A Ghent city councillor has called on the Flemish government to provide emergency help in tackling a plague of midges around the river Scheldt in the city.
Midges, or Ceratopogonidae, are a group of biting insects that contains more than 5,000 different species. In normal times both males and females feed on plant nectar. However at mating time, the females begin to feed on the blood of mammals, and that includes humans.
The insects are tiny, between one and four millimetres long, but their jaws are strong enough to pierce human skin, and their saliva contains an irritant compound to stop the clotting of blood at the tiny bite-site. The result for the person attacked is itchy and painful bites.
The midges can also be a disease vector for illnesses caused by bacteria and parasites.
Thanks to the so-called Sigma Plan for the River Scheldt, the low-lying river banks that are home to the midges will disappear in five years or so, in an effort to prevent flooding (although the plan has run into one legal obstacle just this week).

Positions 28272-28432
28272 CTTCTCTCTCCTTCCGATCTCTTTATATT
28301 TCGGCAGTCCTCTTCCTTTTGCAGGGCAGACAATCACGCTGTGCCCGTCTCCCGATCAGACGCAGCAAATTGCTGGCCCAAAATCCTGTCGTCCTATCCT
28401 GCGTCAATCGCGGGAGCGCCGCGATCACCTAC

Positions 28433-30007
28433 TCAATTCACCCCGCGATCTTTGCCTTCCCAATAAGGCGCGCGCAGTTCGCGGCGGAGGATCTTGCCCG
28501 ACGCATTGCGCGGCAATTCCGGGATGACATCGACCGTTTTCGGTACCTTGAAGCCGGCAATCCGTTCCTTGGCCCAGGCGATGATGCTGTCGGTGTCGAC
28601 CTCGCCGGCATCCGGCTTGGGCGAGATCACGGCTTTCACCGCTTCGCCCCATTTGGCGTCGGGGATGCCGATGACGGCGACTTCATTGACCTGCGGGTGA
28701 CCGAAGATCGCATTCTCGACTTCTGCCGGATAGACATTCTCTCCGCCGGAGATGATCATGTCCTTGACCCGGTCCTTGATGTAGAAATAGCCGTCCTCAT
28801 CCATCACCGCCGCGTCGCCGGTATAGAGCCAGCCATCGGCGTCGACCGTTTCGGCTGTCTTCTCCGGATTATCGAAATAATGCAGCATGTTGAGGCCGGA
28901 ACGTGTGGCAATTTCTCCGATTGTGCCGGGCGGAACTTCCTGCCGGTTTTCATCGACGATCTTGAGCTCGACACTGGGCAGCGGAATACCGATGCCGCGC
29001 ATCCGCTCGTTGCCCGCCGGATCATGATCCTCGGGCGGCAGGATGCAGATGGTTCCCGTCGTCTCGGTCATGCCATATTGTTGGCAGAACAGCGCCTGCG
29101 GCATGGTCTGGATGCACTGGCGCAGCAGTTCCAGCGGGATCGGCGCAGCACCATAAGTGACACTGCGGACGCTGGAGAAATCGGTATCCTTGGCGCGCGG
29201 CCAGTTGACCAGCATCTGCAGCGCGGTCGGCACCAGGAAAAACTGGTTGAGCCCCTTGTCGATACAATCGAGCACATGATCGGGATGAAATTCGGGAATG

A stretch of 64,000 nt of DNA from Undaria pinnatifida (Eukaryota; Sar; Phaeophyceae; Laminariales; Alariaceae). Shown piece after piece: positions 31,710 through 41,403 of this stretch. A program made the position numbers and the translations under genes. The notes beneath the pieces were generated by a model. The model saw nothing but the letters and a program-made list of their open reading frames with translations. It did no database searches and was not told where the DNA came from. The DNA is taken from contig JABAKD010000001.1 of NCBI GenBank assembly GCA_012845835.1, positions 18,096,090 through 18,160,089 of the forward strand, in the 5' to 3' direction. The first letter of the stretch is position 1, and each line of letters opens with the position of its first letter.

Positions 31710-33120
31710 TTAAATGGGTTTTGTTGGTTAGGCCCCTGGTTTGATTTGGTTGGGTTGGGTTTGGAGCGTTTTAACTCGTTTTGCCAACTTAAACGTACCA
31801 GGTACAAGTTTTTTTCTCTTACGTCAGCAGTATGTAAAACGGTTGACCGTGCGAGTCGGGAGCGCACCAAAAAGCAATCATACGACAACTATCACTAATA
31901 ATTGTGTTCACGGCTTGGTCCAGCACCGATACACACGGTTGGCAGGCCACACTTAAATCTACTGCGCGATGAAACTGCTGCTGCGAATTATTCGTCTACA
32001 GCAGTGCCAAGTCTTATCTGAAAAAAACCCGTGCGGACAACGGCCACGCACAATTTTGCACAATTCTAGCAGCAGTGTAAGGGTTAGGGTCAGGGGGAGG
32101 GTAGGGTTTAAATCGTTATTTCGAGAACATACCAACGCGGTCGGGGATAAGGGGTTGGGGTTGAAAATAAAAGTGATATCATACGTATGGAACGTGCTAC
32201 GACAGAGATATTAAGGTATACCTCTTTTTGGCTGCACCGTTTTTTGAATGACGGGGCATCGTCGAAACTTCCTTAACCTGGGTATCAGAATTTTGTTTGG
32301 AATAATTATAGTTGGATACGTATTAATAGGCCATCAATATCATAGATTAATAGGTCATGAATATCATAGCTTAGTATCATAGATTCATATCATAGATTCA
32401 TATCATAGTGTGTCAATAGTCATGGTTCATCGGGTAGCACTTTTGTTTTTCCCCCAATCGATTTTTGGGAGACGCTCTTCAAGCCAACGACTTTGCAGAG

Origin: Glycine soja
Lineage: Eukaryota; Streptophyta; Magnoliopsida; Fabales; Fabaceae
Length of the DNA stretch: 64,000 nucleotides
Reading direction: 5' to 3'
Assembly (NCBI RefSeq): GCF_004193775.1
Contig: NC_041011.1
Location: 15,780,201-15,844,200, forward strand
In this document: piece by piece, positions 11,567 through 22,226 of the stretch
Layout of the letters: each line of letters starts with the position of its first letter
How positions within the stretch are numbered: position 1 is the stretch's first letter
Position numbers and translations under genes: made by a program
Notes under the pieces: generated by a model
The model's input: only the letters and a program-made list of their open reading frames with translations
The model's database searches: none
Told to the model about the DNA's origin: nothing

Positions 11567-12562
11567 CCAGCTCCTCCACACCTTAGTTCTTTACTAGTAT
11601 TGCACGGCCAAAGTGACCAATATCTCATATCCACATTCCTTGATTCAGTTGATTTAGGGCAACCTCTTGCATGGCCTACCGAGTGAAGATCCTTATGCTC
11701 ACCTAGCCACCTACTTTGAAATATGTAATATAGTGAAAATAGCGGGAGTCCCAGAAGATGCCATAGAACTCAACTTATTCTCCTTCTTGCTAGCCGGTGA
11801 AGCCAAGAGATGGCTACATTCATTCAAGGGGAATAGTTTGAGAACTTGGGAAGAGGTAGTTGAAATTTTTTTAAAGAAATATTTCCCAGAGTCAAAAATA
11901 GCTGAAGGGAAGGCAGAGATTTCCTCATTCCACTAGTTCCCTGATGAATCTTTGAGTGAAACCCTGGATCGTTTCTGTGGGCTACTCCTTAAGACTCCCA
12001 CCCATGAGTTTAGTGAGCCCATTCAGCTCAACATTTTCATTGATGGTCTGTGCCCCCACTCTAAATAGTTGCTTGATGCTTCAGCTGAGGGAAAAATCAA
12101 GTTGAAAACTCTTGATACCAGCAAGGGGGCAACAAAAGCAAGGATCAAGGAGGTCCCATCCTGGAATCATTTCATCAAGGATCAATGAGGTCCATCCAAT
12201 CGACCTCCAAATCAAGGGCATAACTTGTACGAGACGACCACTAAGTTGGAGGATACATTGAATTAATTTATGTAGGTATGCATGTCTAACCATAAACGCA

City councillor Stijn De Roo (CD&V), however, would rather not wait that long. He is asking the Flemish government to provide pumps which would move the midges away, while making is harder for them to breed: a solution for present and future.
The pumps are expensive to operate, he admits – €450 a day while they are working – but the situation is approaching a critical phase.
Basically, the pump force water into the sediment in the river, stirring it up and forcing the midge larvae into the stream, where they will flow downstream, away from the breeding area.
"In addition, we must of course monitor whether the pumps are working effectively," said De Roo. "If they don't function properly, the midges can spread again."
And the problem is not particular to the summer season.
"We also have to deal with a midge plague in winter, so we have to get rid of them even then. And that can only be done by allowing more water to flow through the Scheldt."